Rural payments chief Mark Grimshaw has publicly insisted he is the right man to deliver a vastly improved support payments service to farmers ahead of the new payment window which opens on December 1.
MPs asked whether successive government ministers were right to declare their confidence in his leadership at the end of a year of missed payments targets and late and inaccurate settlements.
We are going to be demonstrating far better performance levels for BPS 2016 and we expect 2017 to get off to a very good start.Mark Grimshaw, chief executive of the Rural Payments Agency
The head of the Rural Payments Agency (RPA), answering questions about his agency’s performance at an Environment, Food and Rural Affairs Select Committee hearing, vowed that the last 1,000 or so of unsettled 2015 Basic Payment Scheme claims would be “closed” by early January at the latest.
Mr Grimshaw also said the Agency was “looking good” for meeting the government target of paying 90 per cent of farmers by the end of December when the 2016 scheme opens for payments.
Responding to MPs who questioned whether ministers’ faith in him was justified, Mr Grimshaw said: “They are absolutely right to have confidence in me as I believe this committee should have confidence in me as well, mainly because there is no one in this country that understands the Bsic Payment Scheme, the history or the payments system that we have got in place better than I do.”
He added: “We are going to be demonstrating far better performance levels for BPS 2016 and we expect 2017 to get off to a very good start.”
The RPA has been criticised by MPs for poor communication with those farmers who were hit with delayed payments this year.
Asked whether those complaints had been addressed, Mr Grimshaw said: “Not only have we learned the lessons we can actively demonstrate with actions that we have turned the corner in terms of communication.”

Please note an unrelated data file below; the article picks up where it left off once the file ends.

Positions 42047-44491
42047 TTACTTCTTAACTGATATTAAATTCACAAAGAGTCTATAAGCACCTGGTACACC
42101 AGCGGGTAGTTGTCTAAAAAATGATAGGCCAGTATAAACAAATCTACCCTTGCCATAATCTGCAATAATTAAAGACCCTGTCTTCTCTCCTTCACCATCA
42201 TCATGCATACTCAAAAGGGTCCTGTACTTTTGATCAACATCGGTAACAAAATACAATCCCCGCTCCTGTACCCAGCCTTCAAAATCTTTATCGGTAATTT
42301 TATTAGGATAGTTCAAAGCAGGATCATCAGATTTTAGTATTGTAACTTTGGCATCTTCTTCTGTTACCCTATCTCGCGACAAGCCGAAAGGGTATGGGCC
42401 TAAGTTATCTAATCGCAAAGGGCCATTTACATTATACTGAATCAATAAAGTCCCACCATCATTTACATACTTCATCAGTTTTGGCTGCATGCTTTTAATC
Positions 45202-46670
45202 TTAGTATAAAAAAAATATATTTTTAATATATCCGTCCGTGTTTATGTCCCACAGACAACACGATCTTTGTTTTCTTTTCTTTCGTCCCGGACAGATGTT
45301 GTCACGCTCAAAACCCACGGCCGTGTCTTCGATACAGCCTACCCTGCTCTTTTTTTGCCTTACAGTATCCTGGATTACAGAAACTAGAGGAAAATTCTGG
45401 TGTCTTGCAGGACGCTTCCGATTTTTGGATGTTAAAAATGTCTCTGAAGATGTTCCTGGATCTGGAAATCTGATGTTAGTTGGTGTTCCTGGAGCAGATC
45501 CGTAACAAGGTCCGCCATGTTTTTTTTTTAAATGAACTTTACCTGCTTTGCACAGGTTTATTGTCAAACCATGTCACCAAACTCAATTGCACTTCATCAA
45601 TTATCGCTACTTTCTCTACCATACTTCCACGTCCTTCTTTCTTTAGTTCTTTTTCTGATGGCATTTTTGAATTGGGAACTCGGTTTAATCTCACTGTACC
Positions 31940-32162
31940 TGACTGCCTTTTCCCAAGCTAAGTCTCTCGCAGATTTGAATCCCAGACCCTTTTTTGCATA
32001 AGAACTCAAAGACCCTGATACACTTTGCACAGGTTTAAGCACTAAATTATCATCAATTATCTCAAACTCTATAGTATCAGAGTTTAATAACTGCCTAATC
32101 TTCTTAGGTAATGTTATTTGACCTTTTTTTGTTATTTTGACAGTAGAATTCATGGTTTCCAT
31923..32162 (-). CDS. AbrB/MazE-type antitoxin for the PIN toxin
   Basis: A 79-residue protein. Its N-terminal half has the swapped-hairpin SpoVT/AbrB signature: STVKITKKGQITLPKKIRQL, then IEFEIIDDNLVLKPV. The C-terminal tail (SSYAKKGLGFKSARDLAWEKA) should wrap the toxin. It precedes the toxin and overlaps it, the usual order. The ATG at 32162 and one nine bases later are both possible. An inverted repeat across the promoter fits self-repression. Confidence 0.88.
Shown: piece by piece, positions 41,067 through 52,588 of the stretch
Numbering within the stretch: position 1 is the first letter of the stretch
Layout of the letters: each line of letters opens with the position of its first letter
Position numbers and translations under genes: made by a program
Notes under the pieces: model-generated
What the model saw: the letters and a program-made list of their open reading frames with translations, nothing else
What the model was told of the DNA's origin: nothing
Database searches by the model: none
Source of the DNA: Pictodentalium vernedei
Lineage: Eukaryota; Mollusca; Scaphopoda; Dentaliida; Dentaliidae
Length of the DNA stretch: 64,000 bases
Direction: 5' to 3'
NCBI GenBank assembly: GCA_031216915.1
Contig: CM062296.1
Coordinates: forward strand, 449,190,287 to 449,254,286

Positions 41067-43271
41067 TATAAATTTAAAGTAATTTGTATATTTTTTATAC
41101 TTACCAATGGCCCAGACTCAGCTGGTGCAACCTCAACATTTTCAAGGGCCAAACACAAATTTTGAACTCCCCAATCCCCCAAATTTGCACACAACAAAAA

He said autumn updates were being sent to 80,000 farmers this week and, unlike last year, claimants whose farms are inspected before payments are made will receive inspection reports afterwards, while remittance advice will be sent to farmers within five days of a payment being made.
MPs sought assurances that those farmers who had been disproportionately affected by payment delays and inaccuracies this year - including farmers of common land, those whose land straddled national borders and others whose farms were inspected - would not face the same treatment this year.
Mr Grimshaw said the online applications interface and inspections process had been greatly improved and that those farmers with more complicated cases would start to be paid from the first day of December.
Looking ahead to the new payment window, the agency chief said: “We are making good progress. We are pleased at where we have got to at this point in the year and we are looking good for 90 per cent at the end of December.”
After the hearing, Adam Bedford, regional director of the National Farmers’ Union for Yorkshire and the North East, said: “We will be keeping up the pressure on the RPA to make sure they deliver on their promises.
“Obviously farmers know their own farms better than anyone and there has been a number of different issues this years such as land mapping that have held up payments so any improvement is welcome. I seriously hope it does improve, it needs to improve.”